Having a mature political party system is important, whether in a parliamentary or presidential system. The long-term effectiveness of political programs and policies that foster long-term development depends heavily on the presence of a working political party system that does not only ensure the emergence of capable political leaders of a similar conviction, but more importantly in shaping a governance culture that is aligned to that set of political principles. Thus, it is now possible for the voters to set expectations on what one party can deliver from another, or how their platform is differentiated from another.Unfortunately, the inherent weaknesses in our political party system has become detrimental to national development. Our political parties have become tied up to patronage rather than platforms. They have become more identified with personalities than programs. Instead of being a platform for governance, our parties have been relegated into tools for elections devoid of the principles and platforms that would have set the measures for good governance.
Constitutional reform may seem to be a long shot proposition, but should our country ever take that path, strengthening the role of political parties in our democratic system would be a key priority. By incorporating political parties in our constitutional framework, we could effectively solve many of the political ills that beset the current system – including the need for more active and inclusive political participation.
Arguably, there are at least three key reforms needed to strengthen our political parties: membership, leadership and financing.
First, as democratic entities, our political parties must be based on membership, and minimum membership quotas must be required at the local, regional, and national levels. For example, a minimum number of members at the local level will be required in order for a party to be registered and to run for local elections. Similarly, a minimum membership at the regional or national level shall be required for a party to field national candidates. In order to realize this, individual voters shall be required to indicate their party membership in their voter’s record, and each party shall be mandated to maintain their rolls of membership.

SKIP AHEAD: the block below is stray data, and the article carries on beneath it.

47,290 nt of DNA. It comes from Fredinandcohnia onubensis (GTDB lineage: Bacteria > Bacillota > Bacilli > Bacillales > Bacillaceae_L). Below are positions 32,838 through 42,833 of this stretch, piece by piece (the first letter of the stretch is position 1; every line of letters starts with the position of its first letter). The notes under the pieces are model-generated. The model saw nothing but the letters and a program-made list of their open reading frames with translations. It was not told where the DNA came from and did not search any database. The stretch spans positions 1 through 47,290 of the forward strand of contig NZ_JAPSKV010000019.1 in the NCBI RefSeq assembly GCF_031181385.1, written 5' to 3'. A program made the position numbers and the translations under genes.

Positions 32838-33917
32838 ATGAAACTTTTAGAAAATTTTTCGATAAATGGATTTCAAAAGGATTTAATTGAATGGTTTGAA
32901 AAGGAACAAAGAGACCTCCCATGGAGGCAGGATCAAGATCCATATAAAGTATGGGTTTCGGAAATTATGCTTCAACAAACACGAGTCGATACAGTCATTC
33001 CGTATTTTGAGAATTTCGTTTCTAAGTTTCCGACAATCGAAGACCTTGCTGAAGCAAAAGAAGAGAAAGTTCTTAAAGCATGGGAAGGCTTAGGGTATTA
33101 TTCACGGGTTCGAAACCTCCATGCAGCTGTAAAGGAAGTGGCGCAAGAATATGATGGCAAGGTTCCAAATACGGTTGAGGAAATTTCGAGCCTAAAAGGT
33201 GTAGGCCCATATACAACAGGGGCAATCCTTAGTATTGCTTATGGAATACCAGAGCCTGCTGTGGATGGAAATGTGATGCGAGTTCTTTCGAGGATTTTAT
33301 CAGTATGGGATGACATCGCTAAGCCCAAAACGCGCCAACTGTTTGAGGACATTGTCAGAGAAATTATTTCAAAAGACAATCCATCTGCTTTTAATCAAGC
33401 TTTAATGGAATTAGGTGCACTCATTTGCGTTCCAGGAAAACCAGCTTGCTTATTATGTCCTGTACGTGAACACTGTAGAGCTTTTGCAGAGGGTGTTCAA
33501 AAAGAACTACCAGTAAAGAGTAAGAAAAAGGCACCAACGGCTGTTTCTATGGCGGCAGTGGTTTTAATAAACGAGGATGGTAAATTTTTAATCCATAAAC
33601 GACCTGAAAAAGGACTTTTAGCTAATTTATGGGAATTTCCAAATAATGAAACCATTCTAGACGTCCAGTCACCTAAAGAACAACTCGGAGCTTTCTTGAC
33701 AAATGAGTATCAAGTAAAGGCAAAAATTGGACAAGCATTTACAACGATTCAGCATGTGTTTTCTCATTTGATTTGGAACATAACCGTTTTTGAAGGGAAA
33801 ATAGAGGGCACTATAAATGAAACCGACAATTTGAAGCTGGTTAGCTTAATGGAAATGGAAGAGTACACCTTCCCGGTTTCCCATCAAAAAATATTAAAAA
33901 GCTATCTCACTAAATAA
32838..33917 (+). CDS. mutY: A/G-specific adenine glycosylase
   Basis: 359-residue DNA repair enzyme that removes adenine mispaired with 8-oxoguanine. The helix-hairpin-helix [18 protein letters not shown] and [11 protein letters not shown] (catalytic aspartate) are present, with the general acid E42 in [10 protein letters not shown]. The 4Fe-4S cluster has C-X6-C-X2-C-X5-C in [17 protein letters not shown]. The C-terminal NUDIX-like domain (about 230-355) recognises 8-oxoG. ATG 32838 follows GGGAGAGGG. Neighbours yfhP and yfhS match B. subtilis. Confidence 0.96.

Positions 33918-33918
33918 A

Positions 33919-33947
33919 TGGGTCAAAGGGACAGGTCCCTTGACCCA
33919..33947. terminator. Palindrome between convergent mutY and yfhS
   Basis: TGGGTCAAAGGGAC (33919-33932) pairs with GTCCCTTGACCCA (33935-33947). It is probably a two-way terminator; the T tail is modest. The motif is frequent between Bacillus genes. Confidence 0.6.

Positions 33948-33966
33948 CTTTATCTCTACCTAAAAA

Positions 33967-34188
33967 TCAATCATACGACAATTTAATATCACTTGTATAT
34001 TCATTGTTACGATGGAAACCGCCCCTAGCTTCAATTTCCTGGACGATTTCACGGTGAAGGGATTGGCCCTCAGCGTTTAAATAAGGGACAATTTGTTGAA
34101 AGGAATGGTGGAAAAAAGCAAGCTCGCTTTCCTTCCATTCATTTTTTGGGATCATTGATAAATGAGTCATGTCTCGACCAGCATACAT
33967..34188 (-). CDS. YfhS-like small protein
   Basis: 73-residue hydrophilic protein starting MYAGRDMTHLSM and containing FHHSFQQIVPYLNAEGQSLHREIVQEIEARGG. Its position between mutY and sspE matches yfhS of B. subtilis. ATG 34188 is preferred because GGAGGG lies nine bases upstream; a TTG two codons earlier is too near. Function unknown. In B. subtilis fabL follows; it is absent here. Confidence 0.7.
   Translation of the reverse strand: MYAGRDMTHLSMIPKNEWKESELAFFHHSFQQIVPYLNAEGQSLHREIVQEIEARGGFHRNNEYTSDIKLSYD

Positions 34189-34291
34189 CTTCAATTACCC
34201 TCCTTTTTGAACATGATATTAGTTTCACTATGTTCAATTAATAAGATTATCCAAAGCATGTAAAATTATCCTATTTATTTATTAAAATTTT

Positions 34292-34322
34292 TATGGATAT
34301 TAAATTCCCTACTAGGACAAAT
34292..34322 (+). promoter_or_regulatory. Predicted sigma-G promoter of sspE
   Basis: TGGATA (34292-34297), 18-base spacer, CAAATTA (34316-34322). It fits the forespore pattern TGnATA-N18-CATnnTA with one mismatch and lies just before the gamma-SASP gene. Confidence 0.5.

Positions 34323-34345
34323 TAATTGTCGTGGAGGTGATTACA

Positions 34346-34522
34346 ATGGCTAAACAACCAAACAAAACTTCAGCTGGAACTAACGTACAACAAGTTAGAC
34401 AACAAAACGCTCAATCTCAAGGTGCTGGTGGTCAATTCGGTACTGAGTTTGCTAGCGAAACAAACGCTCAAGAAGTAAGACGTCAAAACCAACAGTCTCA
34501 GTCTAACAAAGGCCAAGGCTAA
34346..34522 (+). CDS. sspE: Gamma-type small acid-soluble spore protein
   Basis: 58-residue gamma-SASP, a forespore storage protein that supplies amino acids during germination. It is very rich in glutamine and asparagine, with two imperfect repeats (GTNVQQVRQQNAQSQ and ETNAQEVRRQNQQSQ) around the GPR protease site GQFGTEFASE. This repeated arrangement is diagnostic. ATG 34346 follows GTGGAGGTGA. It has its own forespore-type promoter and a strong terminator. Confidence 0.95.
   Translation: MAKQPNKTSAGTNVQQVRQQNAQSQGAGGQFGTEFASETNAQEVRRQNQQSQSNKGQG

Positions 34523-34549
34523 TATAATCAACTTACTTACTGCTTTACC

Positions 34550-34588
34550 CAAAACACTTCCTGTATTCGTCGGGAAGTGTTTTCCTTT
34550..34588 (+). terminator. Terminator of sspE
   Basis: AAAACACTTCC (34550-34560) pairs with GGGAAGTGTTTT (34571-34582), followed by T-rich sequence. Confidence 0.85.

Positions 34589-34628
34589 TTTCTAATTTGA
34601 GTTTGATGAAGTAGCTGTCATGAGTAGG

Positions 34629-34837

Second, open leadership contests within political parties must be encouraged. The conduct of party conventions should be required during which candidates for local and national positions are nominated with official COMELEC observers present. Even those running as independents should be required to attain a specific “nomination quota”, so as to avoid nuisance candidates. However, it should be emphasized that a candidate’s membership in the party of his election should be a continuing requirement to stay in office. This means, especially in legislative bodies, an elected official who switches political parties automatically forfeits his seat, and shall be barred from seeking election under another party within a determined period of time. This way, the political arrangement actually incentivizes political loyalty, and reprimands turncoatism.
Lastly, political party financing through government subsidies would be an effective way to eradicate patronage, as well as increase transparency in election spending. Subsidies would be proportional to the volume of votes received by each party in the past election. In return, political parties will now be open to public scrutiny and audit. In addition to campaign spending, the subsidies must also be spent for membership development, leadership training, as well as policy research. A candidate, however, who switches political parties, will be compelled to return any party funds used during the campaign.
With national elections in the offing, rumblings within political parties are to be expected, if not, have already begun. It would be best to learn from their mistakes and this way, know how to do it better – for there is no doubt that a strong democracy can only be built upon the shoulders of an able party system and a discerning electorate.